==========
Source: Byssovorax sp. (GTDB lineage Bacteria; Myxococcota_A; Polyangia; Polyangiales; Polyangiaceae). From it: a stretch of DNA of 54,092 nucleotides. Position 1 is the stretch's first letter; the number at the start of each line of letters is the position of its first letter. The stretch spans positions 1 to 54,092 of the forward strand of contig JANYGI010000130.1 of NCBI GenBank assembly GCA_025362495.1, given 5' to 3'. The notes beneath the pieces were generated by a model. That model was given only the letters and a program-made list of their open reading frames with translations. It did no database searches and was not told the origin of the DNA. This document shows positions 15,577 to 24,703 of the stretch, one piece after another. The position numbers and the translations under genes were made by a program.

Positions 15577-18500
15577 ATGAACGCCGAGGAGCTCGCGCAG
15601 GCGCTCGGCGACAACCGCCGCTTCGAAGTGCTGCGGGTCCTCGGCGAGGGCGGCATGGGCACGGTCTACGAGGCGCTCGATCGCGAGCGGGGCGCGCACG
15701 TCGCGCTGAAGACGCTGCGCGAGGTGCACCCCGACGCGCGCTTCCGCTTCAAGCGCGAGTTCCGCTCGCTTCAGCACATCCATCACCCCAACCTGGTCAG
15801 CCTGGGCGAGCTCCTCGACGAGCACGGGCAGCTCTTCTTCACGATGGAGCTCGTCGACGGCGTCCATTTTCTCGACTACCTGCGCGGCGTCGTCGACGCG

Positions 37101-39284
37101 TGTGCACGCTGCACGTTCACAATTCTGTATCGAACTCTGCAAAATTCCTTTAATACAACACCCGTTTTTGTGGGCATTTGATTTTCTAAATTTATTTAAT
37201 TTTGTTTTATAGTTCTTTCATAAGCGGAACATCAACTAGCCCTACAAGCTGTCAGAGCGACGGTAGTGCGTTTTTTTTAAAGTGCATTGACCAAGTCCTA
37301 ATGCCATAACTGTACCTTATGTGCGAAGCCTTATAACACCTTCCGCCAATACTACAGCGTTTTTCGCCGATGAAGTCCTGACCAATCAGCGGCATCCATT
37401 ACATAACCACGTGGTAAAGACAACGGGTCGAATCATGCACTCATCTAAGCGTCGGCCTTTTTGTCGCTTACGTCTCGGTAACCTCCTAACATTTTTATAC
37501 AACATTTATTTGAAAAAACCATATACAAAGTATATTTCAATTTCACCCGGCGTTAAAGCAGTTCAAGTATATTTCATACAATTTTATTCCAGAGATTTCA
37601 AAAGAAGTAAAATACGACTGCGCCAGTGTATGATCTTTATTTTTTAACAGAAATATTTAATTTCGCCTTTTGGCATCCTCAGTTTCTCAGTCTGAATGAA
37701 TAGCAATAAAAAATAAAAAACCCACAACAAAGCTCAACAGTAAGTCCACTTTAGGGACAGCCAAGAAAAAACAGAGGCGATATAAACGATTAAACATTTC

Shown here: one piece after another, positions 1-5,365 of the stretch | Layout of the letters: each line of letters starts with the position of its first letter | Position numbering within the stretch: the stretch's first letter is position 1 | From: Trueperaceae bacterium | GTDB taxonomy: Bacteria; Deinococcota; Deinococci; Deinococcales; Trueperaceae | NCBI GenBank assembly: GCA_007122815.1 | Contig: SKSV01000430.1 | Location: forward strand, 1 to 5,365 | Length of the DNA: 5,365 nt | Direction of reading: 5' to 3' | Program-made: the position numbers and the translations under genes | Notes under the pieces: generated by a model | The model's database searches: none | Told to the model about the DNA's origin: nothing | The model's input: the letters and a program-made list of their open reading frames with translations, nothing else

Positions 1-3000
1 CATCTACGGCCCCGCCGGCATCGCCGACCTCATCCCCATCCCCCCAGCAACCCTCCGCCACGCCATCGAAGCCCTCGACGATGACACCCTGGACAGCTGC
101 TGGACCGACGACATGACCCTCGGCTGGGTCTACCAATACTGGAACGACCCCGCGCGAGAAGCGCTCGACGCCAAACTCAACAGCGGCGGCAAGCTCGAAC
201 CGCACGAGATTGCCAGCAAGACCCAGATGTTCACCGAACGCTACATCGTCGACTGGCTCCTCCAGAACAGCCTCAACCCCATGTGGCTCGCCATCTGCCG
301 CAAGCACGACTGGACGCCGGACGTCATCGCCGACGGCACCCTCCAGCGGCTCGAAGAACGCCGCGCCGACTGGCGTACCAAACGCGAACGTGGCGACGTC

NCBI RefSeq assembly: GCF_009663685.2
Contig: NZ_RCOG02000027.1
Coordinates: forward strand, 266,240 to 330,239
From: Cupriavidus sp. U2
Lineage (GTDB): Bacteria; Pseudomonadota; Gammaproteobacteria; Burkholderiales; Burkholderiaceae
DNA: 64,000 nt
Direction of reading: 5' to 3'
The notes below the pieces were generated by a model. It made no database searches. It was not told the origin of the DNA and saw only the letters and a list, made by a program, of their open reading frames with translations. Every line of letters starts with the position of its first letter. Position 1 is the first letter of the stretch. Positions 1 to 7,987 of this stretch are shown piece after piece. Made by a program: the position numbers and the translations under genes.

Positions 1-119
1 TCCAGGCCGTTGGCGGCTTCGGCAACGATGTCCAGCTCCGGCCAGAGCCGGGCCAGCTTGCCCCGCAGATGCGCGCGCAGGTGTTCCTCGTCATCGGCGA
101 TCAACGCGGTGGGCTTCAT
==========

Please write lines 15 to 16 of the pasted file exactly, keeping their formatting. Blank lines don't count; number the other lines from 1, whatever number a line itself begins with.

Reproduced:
Shown here: one piece after another, positions 1-5,365 of the stretch | Layout of the letters: each line of letters starts with the position of its first letter | Position numbering within the stretch: the stretch's first letter is position 1 | From: Trueperaceae bacterium | GTDB taxonomy: Bacteria; Deinococcota; Deinococci; Deinococcales; Trueperaceae | NCBI GenBank assembly: GCA_007122815.1 | Contig: SKSV01000430.1 | Location: forward strand, 1 to 5,365 | Length of the DNA: 5,365 nt | Direction of reading: 5' to 3' | Program-made: the position numbers and the translations under genes | Notes under the pieces: generated by a model | The model's database searches: none | Told to the model about the DNA's origin: nothing | The model's input: the letters and a program-made list of their open reading frames with translations, nothing else

Positions 1-3000